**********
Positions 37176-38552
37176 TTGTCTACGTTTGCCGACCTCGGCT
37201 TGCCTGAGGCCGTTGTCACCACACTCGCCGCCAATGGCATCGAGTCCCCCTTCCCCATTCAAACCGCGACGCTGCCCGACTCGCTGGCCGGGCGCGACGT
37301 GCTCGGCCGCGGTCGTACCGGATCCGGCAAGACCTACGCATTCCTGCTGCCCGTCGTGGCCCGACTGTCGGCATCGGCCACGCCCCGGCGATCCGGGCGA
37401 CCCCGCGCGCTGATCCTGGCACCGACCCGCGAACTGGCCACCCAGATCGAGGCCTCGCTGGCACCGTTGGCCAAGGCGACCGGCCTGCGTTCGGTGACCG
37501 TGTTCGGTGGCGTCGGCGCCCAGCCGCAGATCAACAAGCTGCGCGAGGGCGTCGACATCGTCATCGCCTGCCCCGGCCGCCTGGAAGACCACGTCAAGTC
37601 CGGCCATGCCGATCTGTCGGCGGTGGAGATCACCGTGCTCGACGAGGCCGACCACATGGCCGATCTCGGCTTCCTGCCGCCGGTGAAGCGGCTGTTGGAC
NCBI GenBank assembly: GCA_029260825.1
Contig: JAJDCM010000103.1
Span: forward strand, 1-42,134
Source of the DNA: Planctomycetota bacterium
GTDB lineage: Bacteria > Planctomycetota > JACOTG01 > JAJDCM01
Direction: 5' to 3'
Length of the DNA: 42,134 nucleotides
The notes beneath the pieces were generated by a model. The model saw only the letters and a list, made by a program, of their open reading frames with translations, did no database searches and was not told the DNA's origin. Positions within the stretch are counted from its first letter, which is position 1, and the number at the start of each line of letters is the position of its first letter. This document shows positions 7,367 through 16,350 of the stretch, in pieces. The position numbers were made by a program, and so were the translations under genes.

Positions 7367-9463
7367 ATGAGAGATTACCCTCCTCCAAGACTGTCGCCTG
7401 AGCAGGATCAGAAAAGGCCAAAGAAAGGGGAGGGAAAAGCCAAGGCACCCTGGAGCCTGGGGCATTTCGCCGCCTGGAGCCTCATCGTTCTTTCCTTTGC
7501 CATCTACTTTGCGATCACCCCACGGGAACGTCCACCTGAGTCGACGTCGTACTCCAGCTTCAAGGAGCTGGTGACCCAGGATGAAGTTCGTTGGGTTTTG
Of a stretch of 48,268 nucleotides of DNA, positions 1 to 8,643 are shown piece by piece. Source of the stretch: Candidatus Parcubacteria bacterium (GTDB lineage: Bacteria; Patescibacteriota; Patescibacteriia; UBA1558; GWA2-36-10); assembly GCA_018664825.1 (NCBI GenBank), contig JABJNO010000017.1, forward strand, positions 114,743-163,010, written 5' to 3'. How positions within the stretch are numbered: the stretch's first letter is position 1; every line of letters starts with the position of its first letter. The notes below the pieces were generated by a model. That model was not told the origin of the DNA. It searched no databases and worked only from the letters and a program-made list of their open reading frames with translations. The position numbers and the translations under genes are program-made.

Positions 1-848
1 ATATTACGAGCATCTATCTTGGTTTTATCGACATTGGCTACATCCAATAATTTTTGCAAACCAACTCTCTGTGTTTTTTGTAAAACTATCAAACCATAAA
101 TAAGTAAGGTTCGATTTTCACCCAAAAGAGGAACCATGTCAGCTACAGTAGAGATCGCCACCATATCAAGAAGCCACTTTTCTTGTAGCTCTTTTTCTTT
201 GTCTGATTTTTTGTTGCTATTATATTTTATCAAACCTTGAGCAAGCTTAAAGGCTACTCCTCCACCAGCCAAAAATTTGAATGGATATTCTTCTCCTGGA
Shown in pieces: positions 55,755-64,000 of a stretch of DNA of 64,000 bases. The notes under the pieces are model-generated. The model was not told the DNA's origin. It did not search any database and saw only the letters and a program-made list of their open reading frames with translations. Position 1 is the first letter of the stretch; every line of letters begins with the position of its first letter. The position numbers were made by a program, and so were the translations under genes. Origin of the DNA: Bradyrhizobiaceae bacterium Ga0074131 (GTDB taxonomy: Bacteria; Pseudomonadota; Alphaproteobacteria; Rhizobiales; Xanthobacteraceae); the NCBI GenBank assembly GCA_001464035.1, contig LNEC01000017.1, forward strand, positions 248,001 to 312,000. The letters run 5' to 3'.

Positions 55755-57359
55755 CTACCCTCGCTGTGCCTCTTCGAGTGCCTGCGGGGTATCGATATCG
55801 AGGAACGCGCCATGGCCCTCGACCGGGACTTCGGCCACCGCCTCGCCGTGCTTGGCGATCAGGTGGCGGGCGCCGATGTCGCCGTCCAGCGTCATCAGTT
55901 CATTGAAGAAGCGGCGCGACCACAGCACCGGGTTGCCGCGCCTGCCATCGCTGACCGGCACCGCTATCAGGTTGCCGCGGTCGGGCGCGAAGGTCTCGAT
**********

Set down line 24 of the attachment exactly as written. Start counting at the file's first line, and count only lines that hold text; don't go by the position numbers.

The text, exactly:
201 GTCTGATTTTTTGTTGCTATTATATTTTATCAAACCTTGAGCAAGCTTAAAGGCTACTCCTCCACCAGCCAAAAATTTGAATGGATATTCTTCTCCTGGA